Ambrose Whittlesey House facts for kids
Quick facts for kids
Ambrose Whittlesey House
|Location||14 Main St.,
Old Saybrook, Connecticut
|Area||0.7 acres (0.28 ha)|
|Built||1765 and c. 1800|
|Architectural style||Georgian and Federal|
|NRHP reference No.||85001830|
|Added to NRHP||August 23, 1985|
The house was built in two sections. The first section was one story high, built in 1765, measuring 16 feet (4.9 m) by 30 feet (9.1 m). This is now at the rear of the house. Around 1800, a two-story main block measuring 30 feet (9.1 m) by 34 feet (10 m) was added. The main block has a relatively plain facade, but it has a Georgian style portico to accent it. The columns holding up the portico are consistent with Georgian proportions, but the fanlight over the door is more related to Federal architecture in style and design. The interior of the 1800 section of the house is generally consistent with Federal-style architecture. This section contains a massive center chimney, dating back to Colonial architecture in its simplicity. The chimney contains flues for six hearths, three on each floor.
The house has architectural influences indicating a transition between Georgian architecture and Federal architecture. There are only a few such buildings remaining in this section of Old Saybrook. The actual identification of architectural styles is complicated by the mix of elements such as the large central chimney, reminiscent of colonial-period architecture; the Georgian-style portico, and the Federal-style detailing in the interior. Since there are few other Georgian-style details in the house, it appears likely that the portico was added later.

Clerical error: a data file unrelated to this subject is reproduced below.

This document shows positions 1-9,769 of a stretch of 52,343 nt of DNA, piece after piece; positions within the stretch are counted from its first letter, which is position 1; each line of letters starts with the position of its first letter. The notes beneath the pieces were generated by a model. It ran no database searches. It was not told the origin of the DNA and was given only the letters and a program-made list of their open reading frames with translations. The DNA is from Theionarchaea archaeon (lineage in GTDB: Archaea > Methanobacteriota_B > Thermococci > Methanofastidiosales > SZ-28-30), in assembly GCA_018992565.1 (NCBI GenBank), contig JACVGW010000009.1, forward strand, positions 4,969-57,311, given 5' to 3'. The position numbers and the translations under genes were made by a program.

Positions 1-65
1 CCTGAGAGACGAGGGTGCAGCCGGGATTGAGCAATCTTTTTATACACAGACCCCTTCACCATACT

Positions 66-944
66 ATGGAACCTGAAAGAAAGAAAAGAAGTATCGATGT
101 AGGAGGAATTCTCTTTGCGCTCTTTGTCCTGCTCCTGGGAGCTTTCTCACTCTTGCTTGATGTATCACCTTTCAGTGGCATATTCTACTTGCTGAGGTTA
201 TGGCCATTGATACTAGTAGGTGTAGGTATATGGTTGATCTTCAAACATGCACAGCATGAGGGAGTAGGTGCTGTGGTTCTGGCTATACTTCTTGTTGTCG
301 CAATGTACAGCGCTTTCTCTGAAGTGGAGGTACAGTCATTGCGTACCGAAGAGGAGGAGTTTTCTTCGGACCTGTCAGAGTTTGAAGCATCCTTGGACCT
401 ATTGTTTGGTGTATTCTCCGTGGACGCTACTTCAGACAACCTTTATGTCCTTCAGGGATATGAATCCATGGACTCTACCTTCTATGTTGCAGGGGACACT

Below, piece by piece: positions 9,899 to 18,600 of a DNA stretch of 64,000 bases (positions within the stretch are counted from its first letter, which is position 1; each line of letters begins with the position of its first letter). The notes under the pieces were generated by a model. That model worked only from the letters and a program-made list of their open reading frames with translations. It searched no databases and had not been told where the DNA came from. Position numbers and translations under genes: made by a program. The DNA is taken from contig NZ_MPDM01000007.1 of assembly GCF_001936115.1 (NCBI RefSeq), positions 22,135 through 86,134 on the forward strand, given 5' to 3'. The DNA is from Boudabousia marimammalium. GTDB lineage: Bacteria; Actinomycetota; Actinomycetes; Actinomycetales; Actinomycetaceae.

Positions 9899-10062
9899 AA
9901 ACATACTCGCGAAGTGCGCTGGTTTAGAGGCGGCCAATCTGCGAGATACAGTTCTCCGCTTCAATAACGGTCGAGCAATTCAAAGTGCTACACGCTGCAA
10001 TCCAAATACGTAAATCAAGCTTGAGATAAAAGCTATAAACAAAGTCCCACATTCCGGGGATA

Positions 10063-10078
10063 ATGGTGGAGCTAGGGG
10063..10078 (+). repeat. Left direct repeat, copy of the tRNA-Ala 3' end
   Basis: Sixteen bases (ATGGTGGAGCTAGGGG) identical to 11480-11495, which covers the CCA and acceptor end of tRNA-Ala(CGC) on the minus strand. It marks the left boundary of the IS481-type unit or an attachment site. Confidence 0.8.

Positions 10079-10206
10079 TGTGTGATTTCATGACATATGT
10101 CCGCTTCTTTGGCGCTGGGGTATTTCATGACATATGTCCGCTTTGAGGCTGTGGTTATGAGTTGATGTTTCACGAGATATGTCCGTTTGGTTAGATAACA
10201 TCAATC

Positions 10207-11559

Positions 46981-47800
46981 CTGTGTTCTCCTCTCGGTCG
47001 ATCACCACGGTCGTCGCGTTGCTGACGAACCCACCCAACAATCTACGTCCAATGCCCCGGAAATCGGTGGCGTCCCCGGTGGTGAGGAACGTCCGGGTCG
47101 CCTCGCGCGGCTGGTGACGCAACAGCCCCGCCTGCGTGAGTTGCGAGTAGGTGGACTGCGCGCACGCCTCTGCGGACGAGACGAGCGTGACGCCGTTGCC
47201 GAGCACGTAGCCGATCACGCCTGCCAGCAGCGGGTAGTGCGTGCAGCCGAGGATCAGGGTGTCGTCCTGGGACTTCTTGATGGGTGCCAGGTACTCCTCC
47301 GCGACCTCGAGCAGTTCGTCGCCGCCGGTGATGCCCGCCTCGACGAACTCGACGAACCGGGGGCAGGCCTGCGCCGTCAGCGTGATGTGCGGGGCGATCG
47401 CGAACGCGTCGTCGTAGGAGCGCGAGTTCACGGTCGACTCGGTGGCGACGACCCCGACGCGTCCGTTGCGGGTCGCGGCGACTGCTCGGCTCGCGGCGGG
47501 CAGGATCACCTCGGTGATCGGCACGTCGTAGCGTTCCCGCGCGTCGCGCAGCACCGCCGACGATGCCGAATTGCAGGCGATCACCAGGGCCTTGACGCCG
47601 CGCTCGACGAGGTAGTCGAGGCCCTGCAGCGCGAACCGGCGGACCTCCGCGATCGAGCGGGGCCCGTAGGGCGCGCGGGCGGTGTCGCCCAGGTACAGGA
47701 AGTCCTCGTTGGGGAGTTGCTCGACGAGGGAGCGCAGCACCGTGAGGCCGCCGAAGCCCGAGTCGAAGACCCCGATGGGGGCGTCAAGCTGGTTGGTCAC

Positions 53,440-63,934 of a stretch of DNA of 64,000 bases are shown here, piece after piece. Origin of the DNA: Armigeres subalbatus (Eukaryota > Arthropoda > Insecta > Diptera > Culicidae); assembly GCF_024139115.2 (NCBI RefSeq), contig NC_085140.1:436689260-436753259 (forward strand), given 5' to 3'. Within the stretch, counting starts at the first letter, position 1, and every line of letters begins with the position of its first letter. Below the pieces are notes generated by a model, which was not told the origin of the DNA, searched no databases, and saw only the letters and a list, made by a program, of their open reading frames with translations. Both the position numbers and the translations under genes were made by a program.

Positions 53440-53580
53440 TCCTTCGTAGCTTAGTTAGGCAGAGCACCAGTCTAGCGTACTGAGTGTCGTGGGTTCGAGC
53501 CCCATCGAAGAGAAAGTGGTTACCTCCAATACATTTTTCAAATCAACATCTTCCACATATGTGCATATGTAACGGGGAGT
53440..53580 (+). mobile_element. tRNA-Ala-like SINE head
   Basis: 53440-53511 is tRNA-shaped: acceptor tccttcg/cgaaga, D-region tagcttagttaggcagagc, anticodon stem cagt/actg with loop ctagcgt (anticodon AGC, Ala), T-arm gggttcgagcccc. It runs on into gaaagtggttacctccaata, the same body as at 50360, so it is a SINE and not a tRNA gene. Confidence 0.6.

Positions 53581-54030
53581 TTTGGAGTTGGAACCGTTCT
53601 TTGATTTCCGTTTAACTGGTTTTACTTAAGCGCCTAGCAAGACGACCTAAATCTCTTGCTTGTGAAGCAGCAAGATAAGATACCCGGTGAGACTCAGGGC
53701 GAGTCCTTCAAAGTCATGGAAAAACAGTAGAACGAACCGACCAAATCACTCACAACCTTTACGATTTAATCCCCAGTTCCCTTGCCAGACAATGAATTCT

The owner, Ambrose Whittlesey, was the great-great-grandson of John Whittlesey, who was an early settler of the Saybrook Colony in the 17th century. The Whittlesey family was involved in farming, the merchandise trade, and shipbuilding. Ambrose started his career as a sea captain at age 21, trading with the West Indies. He later went on to voyages to Spain and Portugal after the War of 1812. When he died in 1827, his house was inherited by his youngest son, also named Ambrose, although his mother had an encumbrance on the property until her death in 1838. In 1839, his surviving siblings granted him full ownership via a quitclaim deed. The house remained in the Whittlesey family until 1967.
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